The Forgotten Secret of Star Wars Guest post by Author Jason Anspach
I love a lot of things about Star Wars. From the snap-hiss of a lightsaber to the insanely cool visual of s-foils locked into attack position. I adore the brash rogue who makes good in Han Solo, the imposing presence of Darth Vader, the enthusiastic wonder of Rey, and the criminally underrated character of Lando Calrissian.
Now, I know I’m not alone in my love for this franchise. Star Wars has become part of our cultural pantheon. But there’s something about the 1977 release that gets overlooked in the way books and movies are created and consumed nowadays.
I’ll give you a hint:
And then BOOM! John Williams’ fanfare turned up to eleven and there was no looking back.
To fully understand how important those words were to the people sitting in theaters throughout that amazing summer, we need to remember the feel of science fiction at the time. It was often dark, bleak, and carried a morality tale about the hubris (and eventual downfall) of mankind the way Yoda carried his gimer stick.
Don’t believe me? Think back to Planet of the Apes (1968) – “You maniacs! You blew it up!” Logan’s Run (1976), 2001: A Space Odyssey (1968) – “I’m sorry, Dave. I’m afraid I can’t do that.” Soylent Green (1973).
Classics. Entertaining, all of them. But also, kind of a drag. And it went back to films like The Day the Earth Stood Still (1951). Each one focusing on the shortcomings of mankind, the foibles that spelled our demise. Couple that with the real life legacy audiences lived through like the energy crisis, Vietnam, the U.S.S.R., Iran, inflation and–Whew!–depressing, right?
Enter, A long time ago, in a galaxy far, far away…
What those nine words did was tell the audience that they could relax and enjoy what came next. It gave the moviegoer permission to forget about whether this could scientifically happen or not, whether it spoke as an allegory for the problems of the day. It was about getting lost in a fantastic adventure. (This is why the prequels suffered. Also, midichlorians).
What Star Wars did in 1977 was give audiences permission to have fun at a sci-fi movie. And with that established, everything exploded. Audiences hissed at Darth Vader, cheered when the Death Star exploded, and argued over whether Han, Luke, or neither would win Leia’s heart throughout the years leading to The Empire Strikes Back’s release.
As a writer, I try to take my cue from Star Wars’ iconic opening line. Just like the late 1970’s, there’s no shortage of things to worry about. We’ve experienced long wars, political and social turmoil, economic hardship, and bad music.
There are plenty of writers, directors, and politicians determined to beat us over the head with how much things can suck.
I write a paranormal noire series about a fake-it-til-you-make it Detective named Sam Rockwell living in the 1950s who specializes in working with Returns, or ghosts who come back with unfinished business. It’s a funny world of an America lost that never existed outside of old Hollywood movies, but hey, that’s the point.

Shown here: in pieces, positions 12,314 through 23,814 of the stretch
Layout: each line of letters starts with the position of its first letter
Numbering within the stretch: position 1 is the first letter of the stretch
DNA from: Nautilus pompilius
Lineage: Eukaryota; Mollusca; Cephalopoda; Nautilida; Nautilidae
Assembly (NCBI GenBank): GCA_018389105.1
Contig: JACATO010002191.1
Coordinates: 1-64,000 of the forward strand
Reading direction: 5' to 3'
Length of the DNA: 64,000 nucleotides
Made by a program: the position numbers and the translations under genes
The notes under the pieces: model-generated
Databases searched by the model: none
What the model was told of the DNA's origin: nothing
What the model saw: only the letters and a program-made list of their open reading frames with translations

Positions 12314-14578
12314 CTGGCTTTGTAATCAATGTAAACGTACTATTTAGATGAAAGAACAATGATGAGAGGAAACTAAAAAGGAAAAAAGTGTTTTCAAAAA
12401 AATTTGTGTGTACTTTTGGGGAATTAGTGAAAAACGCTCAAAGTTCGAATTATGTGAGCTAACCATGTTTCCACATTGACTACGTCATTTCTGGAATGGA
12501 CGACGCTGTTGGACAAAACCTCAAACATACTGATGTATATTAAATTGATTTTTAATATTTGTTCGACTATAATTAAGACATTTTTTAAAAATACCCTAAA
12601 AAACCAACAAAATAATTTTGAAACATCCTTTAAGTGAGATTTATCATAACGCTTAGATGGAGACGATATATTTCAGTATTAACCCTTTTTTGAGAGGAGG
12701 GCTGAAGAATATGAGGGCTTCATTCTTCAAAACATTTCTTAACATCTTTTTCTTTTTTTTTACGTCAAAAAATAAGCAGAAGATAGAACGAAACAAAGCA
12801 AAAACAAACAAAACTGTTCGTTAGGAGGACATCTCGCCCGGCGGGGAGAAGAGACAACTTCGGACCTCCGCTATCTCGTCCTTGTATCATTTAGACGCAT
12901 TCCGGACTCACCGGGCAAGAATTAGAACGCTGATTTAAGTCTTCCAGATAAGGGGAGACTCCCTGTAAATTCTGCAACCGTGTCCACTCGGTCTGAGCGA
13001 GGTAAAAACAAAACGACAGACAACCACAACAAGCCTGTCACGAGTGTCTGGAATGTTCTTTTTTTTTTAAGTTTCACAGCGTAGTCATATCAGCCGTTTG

I write ‘til Death because I believe there’s a lot of us out there who want to open a book and know that, for however long they choose to stay in the world of the page, they’re allowed have fun. Based on the feedback I’ve received from my readers, and the love showed for Episode VII, I think I’m right.
Jason Anspach is the author of ‘til Death and ‘til Death: Second Impressions, released April 22nd! Both are on sale at amazon for $0.99 for a limited time. He plays the Barbarian Barabosa on the Sci-Fi Writers Playing Old School D&D Podcast and talks indie publishing with co-host Kevin G. Summers at LiteraryOutlaws.com.
Jason is level 60 in Battlefront and lives in a blue collar city nestled in the Pacific Northwest with his wife and their six woklings.
Twitter: @Jonspach Facebook.com/authorjasonanspach
Price: $0.99 from April 22 – April 29, $2.99 after
Description: Sam Rockwell is a fledgling private investigator specializing in Returns, or, recently deceased ghosts with unfinished business. After his no-nonsense father is murdered and comes back, Sam takes the case hoping for a big break and a chance to win the heart of his Girl Friday. Short on experience and long on the swagger of the dog-eared pulp fiction he keeps in his desk, Rockwell sets out to find his father’s killer only to find himself caught up in a deadly game of Cold War Intrigue at its most horrific as the Doomsday Clock inches closer to permanent midnight in this witty throwback to the Golden Age of Hollywood noire.
Title: ‘til Death: Second Impressions by Jason Anspach
Price: $0.99 from April 22 – April 29, $2.99 after
Description: Wisecracking Private Detective Sam Rockwell is running for his life, but that doesn’t keep him from taking the case of a Return who’s slipped past Heaven’s radar and overstayed his time on earth. Together with his fiancé, Amelia, Sam brawls and dances his way through San Francisco to unravel a zany mystery where nothing is what it seems at first blush.
The laughs and silver screen thrills of Jason Anspach’s signature 1950s Cold War tale of Hollywood noire are back in this madcap sequel as Sam and Amelia return once again to right wrongs, solve crimes, send the dead off to their proper eternity, and maybe, set a date for their wedding! The Maltese Falcon meets It’s a Mad Mad Mad world in this smart and witty paranormal romp.